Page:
…Just kidding! They certainly do, though their scene is not nearly as plentiful. On the earlier end of the timeline, we’ve got Xentrix, Sabbat, Acid Reign, Lawnmower Deth, Onslaught, Cancer (death/thrash) and, not that you can really count them here, but Venom are worth a mention for the influence they had on thrash and for the way they attacked music on the whole. In the present day, 21st century banner waivers have emerged in Evile, Short Sharp Shock and Savage Messiah.

As you can see, there’s a significant gap between the U.K. thrash and many other corners of the world.

Who are the Big 4 of modern thrash?

Unquestionably, Richmond, Virginia’s Municipal Waste take the No. 1 spot in this hypothetical hierarchy. Not only are they the premiere 21st century thrash band, they played a massive part in spurring the thrash revival.

We’re not going to point to extravagant record sales (ever since the CD collapses in the early 2000s it’s hard to feel like these figures matter much at all) and simply says that the Waste at the top spot passes the eye test — tour headliners when they want to be, direct support to big name acts, certified classic albums (The Art of Partying and Hazardous Mutations), a unique guitar style and the fans have been going wild for two decades in the pit.

As for the remaining three… well, this is starting to feel a lot like The Big One and the Other Three” isn’t it? Toxic Holocaust, Warbringer and Evile are three names that are synonymous with the thrash revival of the early 2000s, so that grouping of four feels like a fair spiritual successor to the one true Big 4.

However, there’s the likes of Power Trip (who appeared to be on the precipice of becoming one of metal’s biggest acts of the 2010s before the untimely 2020 passing of vocalist Riley Gale), Enforced, Gama Bomb, Havok, Vulture and Lich King all commanding worthwhile attention right now, too.

If you need a heavy dose of 21st Century Thrash, then look no further than Loudwire’s Spotify playlist dedicated to just that.

Is thrash good?

It depends on who you ask, but if you’ll allow us to go to bat for thrash…

Thrash is heavy, rhythmic music and rhythm is very popular, from groove metal and djent to stuff the mainstream loves such as EDM and drum and bass.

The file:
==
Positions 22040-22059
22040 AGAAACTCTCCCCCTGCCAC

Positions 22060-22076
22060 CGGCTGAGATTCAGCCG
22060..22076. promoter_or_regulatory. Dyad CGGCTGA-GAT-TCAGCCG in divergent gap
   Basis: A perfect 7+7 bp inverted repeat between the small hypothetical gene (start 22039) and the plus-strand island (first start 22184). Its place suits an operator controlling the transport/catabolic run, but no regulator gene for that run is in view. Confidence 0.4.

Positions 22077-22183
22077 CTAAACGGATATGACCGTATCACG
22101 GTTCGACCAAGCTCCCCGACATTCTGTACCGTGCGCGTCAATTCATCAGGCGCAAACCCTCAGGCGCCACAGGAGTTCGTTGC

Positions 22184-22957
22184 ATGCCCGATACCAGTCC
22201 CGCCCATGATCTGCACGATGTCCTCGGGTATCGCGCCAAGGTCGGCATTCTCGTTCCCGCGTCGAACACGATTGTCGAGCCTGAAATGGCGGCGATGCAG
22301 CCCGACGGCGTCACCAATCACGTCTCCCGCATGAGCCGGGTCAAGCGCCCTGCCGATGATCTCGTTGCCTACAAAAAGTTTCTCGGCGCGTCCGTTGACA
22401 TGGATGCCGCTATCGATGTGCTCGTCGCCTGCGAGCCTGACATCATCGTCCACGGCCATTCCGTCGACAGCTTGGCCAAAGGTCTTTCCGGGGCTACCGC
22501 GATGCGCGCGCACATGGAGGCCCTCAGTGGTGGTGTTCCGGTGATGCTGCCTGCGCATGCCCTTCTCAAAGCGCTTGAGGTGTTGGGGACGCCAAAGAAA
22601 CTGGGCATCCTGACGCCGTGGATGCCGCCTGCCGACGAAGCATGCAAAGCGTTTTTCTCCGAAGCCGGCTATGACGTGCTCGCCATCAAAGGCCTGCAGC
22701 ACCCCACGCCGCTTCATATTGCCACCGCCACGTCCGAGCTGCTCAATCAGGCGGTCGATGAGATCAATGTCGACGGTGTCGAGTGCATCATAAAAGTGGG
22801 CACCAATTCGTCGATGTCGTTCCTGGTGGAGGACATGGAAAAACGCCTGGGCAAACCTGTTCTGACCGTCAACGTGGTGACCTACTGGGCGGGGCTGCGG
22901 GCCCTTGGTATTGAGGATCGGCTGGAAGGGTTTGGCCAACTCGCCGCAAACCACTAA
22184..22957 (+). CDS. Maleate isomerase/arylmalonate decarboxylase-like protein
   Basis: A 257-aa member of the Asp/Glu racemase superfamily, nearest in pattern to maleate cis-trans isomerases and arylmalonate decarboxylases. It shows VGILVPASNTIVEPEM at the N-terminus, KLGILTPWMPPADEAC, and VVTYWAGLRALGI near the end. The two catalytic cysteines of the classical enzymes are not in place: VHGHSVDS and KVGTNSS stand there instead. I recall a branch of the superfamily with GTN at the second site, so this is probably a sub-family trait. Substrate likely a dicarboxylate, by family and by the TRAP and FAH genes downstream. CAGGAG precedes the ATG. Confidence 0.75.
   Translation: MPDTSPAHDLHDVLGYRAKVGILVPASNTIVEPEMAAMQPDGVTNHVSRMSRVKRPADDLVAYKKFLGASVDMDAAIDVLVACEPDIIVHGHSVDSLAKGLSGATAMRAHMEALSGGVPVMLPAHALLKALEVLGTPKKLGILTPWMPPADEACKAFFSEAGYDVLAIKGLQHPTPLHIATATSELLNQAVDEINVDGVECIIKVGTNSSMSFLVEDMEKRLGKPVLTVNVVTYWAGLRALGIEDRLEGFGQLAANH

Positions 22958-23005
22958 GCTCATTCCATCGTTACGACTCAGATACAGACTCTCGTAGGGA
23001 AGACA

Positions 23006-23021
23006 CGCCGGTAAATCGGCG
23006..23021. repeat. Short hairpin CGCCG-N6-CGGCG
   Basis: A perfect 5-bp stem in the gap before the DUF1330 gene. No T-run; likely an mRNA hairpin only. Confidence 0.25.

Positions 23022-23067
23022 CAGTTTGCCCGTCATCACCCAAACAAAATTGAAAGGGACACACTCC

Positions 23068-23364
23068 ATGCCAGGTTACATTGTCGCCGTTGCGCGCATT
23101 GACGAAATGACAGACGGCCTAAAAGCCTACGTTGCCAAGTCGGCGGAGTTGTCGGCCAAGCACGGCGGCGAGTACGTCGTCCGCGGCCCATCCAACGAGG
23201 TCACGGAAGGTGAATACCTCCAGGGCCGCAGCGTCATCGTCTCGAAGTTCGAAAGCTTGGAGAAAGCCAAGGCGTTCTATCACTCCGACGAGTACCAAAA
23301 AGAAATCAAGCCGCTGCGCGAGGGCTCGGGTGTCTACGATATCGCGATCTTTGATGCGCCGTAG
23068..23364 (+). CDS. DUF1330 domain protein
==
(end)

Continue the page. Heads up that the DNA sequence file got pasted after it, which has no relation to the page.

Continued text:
It’s a stye that, depending on the band you choose to listen to, has a pathway to being accessible. It’s not nearly as poppy as the traditional metal as purveyed by Judas Priest and Ozzy, which really just means there’s a general lack of radio-friendly choruses and song structures.

Metallica are the gateway for a reason and thrash is an ideal middle ground between commercial metal and extreme metal. For those on the outside, it presents a reasonable idea of the heavy in heavy metal without asking too much of a novice listener.

So, yeah, thrash is good!

Will there be a Big 4 reunion?

That’s the question you, us and Dave Mustaine want the answer to.

Before Slayer’s retirement and even years after they hung up their spiked armbands for good, it still seems to all hang on Metallica and how badly, if it all, they want to stir this up again. Obviously, it was a massive success the first time around, but Metallica are not a band that needs any help when it comes to staging success.

And one would think that if Metallica (or, in reality Q Prime management) picked up the phone and called the rest of the bands, that it’d be an instant yes from all of them. Slayer would be the tough one, however, but both Kerry King and Gary Holt think the band retired too early, so they’d have to coax Tom Araya out of retirement to get him back onstage and between the plumes of fire that define Slayer’s stage show.

In late 2022, Megadeth’s Mustaine challenged Metallica to “step up” and for Slayer to potentially come out of retirement for “one last round” before they pass the proverbial torch to tomorrow’s Big 4, not just of thrash, but of modern metal entirely. These comments echoed the stance he took in 2018, hoping for at least just one more Big 4 show together.

And in 2023 he even rhetorically asked what Metallica are afraid of while floating the idea of doing a joint tour together.

Never say never though, right?